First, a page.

Buying an existing Spec Boxster is almost always cheaper than building one - even if you do most of the work yourself. This is because new parts are expensive and the costs add up quickly. There are a few Spec Boxster build sheets (excel files) floating around on the internet and it might be a good idea to find one and review it. If you can't find one, PM me and I can send it to you.

As rastta said, the advantages to building a Spec Boxster is that you can spread the costs over time and get exactly what you want. But you are sure to pay more in the long run (ask me how I know). Like most things in life, these are tradeoffs and only you can decide which path is best for you.

I would suggest starting in a 97-99 2.5L Boxster if you think you might want to go racing. The early 2.5L cars are also generally the cheapest models. Buy one and do some track days and get some driving instruction.

If you're still hooked, then do more track days and get more instruction. All of this can be done in your still mostly stock Boxster as the stock car has much more capability than the typical novice track driver (assuming that you're a normal human being like the rest of us and not the next F1 star in the making).

If you get to this point, then you'll know a lot more and be able to make an informed decision about whether to buy or build a Spec Boxster as your next step to get into racing.
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Old 06-16-2017, 08:37 AM   #7
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On the other hand, building yourself, if you have the interest, is an excellent way to learn more about the car, finding its weak spots and so on. That's what I would do, but I'm a bit of a nerd.
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Old 06-16-2017, 11:32 AM   #8
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Thanks all for the replies. I would totally start with a base model but they are limited in my region and have the option to buy a 2002 S model for 12k, 39000 miles with replaced IMS/RMS and new clutch - all documented. Seems too good to pass up. Right?
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Old 06-16-2017, 05:34 PM   #9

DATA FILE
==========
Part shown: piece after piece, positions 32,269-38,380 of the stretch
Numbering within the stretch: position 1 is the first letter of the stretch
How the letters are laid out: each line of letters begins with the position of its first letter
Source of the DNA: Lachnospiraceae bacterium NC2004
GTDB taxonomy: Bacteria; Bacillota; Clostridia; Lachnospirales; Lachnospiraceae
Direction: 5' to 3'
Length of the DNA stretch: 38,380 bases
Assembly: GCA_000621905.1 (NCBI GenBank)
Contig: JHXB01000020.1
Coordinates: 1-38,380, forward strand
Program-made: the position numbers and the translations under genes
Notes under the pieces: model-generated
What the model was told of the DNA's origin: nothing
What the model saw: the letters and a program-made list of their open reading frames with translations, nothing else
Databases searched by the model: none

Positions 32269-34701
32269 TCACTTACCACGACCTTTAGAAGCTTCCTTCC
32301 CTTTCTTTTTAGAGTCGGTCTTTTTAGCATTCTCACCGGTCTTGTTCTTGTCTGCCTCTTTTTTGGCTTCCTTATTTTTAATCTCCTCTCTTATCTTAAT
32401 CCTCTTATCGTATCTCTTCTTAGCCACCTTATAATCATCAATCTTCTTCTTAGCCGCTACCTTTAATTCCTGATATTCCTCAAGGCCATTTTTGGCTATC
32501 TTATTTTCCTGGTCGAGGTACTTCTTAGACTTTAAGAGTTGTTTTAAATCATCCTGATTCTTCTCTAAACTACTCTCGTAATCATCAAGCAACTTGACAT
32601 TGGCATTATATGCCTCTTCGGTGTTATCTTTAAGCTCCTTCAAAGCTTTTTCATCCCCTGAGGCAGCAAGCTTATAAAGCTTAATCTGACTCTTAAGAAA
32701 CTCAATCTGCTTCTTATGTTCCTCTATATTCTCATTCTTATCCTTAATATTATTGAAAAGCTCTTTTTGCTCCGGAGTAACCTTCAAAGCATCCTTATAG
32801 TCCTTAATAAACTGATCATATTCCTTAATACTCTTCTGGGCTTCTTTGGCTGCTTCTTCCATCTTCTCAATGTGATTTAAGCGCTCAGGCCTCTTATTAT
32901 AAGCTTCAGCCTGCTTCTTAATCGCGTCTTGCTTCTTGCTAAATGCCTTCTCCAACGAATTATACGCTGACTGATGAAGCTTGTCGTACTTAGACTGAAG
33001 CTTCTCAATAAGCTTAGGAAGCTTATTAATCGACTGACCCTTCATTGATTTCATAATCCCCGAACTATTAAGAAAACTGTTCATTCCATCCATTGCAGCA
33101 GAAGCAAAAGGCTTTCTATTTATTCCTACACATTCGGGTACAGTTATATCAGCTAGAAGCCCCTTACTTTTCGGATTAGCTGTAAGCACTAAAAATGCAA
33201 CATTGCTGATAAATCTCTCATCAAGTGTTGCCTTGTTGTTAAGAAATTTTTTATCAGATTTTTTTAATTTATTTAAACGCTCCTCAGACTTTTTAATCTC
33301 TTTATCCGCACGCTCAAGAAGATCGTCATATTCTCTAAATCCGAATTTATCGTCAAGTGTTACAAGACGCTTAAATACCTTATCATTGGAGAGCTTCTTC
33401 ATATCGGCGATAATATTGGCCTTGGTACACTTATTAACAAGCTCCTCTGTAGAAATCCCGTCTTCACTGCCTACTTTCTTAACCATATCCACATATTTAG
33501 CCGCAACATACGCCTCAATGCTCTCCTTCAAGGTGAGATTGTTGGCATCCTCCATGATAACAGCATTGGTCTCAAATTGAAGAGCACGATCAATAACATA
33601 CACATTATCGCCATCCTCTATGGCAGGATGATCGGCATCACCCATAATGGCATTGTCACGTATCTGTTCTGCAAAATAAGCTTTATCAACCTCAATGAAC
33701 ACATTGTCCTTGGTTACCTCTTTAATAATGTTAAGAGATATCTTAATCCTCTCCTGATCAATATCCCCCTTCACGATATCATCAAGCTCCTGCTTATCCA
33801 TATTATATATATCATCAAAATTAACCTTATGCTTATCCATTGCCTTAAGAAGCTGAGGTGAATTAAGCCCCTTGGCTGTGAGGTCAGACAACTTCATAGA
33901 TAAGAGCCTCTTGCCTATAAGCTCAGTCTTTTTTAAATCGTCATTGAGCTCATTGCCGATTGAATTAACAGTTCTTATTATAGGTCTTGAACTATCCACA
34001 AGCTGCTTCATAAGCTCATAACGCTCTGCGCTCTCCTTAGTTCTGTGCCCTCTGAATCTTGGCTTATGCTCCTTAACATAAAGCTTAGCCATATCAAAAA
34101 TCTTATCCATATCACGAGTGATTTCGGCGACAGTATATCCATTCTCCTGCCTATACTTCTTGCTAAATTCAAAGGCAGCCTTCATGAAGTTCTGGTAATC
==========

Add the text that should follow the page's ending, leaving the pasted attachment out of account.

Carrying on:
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That could be a great deal, especially with a few expensive reliability updates done.

Give us a little more info on your path. Track + street driver for DE/TT or immediate dedicated track car. What racing or DE groups run in your region and at what tracks.

If you want to race, you need to choose a class that fits one or more organizations rules to build your car for competition. Seeing what classes run locally should help you decide where you fit and ultimately seal the deal on your budget. $12K sounds good for a start, but the money pit get much deeper and larger quickly,
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Old 06-17-2017, 08:57 AM   #10
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I know the old adage is that's it's always cheaper to buy than to build...but I built mine for just a hair under $30k, and it's race ready. I don't think I could buy a comparable car for much less than that, unless it's a fire-sale type deal. The donor was lowish miles (81k) and in good shape. I gutted the car myself, but the cage fabrication, seat mounting, suspension work, exhaust, and a few miscellaneous items were done by a shop.

If you ultimately want to compete and can use basic hand tools, I don't think it's a bad idea at all to buy a car that could be built into a Spec racer over time. It might also be easier to spread your spending out over time rather than writing a $30-45k check for a race car, but that's obviously a personal thing.